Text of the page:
PHOTO: Optional standardized test scores aren’t supposed to lower the bar for admissions but rather accommodate students because of the impact of the coronavirus (COVID-19) pandemic. (Photo Illustration).
By Lauren Lee,
The University of California colleges recently decided that no schools would require standardized test scores and letter grade requirements of the spring 2020 semester would be suspended as a response to the COVID-19 pandemic.
The decision, released late Tuesday, March 31, means that students can still submit their SAT or ACT standardized test scores if they have taken the test. However, if they choose not to, UC ensures that “no student is harmed in admissions selection should they not submit a test score.”
Both the SAT and ACT have canceled their tests nationwide until June.
“If a student has taken it, I would advise still sending in the scores. Colleges may or may not use it, but it shouldn’t hurt them,” Davis High head counselor, Catherine Pereira said.
Regardless of this change, many juniors at DHS still plan to take the SAT. Junior Ishan Malik and Caelan Rairdan have already taken the SAT and ACT but plan to take the SAT again if possible.
“I don’t think [the optional test score] is really going to change that much [for admissions]. I think [colleges] are going to look at GPA a little more when they are choosing who they’re accepting, but I still think they’re definitely going to take preference of people that have already taken the SAT and have high test scores,” Malik said.
Both Rairdan and Malik plan to apply to many of the UCs next year.
“I think that a UC would be the best option,” Rairdan said.
Junior Meilla Blissett has not taken the SAT yet but plans to take it if possible, to figure out her strong and weak academic areas.
“I feel pretty relieved that the UCs and other schools are not requiring the test scores because I still have not taken it and lots of them I would’ve taken were canceled […] It also took the weight off of having to study extra during this stressful time,” Blissett said.
Blissett would likely send in her SAT score if she gets a chance to take it, but she is unsure how college admissions would take the standardized test into account.
UCs require a 3.0 grade point average minimum for California resident applicants. This average is normally taken from the beginning of ninth grade until the end of eleventh grade, however, for prospective students applying for college for the fall of 2021, the spring 2020 semester letter grades won’t be included in this average.
UC admissions also add that Pass or Credit grades can be used for A-G requirements if certain schools change their grading this spring.
They don’t expect that these admission adjustments will last. This is only accommodation due to the unique and unexpected nature of the pandemic. In other words, this modification primarily applies to the class of 2021.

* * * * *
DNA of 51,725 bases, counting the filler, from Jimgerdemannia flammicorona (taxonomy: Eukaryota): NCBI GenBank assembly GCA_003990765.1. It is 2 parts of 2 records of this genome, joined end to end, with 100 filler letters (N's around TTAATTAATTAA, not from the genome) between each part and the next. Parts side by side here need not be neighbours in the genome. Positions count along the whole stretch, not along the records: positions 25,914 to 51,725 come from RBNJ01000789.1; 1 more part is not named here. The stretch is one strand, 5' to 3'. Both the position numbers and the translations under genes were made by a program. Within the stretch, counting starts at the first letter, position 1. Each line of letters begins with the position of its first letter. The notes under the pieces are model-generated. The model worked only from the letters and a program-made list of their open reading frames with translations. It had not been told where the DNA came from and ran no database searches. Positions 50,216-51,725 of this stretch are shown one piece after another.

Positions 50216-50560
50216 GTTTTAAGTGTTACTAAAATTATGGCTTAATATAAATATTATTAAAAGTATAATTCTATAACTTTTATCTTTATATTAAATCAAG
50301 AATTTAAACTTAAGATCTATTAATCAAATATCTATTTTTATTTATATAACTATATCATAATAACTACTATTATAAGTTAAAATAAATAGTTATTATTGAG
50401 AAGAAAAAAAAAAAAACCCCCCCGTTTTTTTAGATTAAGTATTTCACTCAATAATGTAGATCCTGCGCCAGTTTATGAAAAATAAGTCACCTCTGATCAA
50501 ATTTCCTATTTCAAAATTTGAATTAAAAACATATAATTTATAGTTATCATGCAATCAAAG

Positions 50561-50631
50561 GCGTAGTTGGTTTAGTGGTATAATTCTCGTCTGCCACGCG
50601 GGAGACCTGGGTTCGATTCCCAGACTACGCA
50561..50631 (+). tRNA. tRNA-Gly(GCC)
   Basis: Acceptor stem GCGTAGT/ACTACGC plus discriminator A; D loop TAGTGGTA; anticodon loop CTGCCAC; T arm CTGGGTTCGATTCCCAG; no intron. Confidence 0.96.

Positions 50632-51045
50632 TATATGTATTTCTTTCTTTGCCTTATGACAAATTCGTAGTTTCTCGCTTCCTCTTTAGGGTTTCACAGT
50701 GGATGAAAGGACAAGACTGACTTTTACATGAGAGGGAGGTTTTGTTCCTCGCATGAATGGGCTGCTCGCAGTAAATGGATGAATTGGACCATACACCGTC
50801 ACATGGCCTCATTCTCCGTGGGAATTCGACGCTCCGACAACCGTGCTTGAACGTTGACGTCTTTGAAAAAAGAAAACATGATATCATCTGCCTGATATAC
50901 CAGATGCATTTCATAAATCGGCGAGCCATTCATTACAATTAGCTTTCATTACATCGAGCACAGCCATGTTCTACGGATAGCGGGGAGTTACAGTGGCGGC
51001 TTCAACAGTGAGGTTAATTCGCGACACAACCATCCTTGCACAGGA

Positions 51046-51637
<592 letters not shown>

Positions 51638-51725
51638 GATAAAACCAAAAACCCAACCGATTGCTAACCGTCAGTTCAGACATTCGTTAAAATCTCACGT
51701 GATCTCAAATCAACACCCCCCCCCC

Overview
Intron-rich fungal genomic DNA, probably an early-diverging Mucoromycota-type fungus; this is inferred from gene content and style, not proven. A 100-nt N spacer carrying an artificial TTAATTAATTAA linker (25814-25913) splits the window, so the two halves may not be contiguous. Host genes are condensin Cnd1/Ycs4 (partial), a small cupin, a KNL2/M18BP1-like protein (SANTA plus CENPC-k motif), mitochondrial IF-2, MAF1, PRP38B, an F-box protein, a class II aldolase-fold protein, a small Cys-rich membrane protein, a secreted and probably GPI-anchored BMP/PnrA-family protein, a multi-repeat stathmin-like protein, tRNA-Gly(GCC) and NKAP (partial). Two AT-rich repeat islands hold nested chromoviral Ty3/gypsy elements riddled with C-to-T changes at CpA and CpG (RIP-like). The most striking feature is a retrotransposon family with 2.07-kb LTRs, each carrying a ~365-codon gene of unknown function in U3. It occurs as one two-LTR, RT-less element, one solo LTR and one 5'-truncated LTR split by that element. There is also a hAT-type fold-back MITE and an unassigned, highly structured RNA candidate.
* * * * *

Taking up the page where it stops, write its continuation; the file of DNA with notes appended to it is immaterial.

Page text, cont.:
“I hope it lessens the stress students feel. These are already difficult times, and not having to worry about grades and tests would be a good thing. Not really sure how it will affect admissions,” Pereira said.
Although the SAT and ACT aren’t mandatory, UC admissions emphasize that taking them “can support their statewide UC eligibility, application for certain scholarships, and help them fulfill some University graduation requirements.”
For students admitted this spring, UC admissions also include that if the financial state of students has changed recently, financial aid for admitted students can be adjusted.
The deadline for these accepted students is still May 1 but schools have been asked to be more flexible if a student requests an extension to submit their decision.
Registration, deposit and transcript deadlines have also become more flexible for admitted students.
CSU hasn’t made an official statement regarding admissions for 2021 on their website, but are likely to take similar action as the UCs.
Other private schools like Boston University, Case Western Reserve University, Tufts University, Oregon State University and the University of Oregon have made standardized test scores optional for the fall of 2021 admissions. The University of Oregon is even changing its admissions requirement for beyond 2021.
Harvard College has made a few admissions adjustments as well. In a “Special Message for High School Juniors Applying to Harvard,” Harvard Admissions states that students won’t be at a disadvantage if they don’t submit subject test scores or AP test scores.
They also emphasize that taking standardized tests multiple times can have “diminishing returns” and the admission process is a whole person review therefore, standardized test scores are only a small component for admissions. Harvard will be requiring standardized test scores.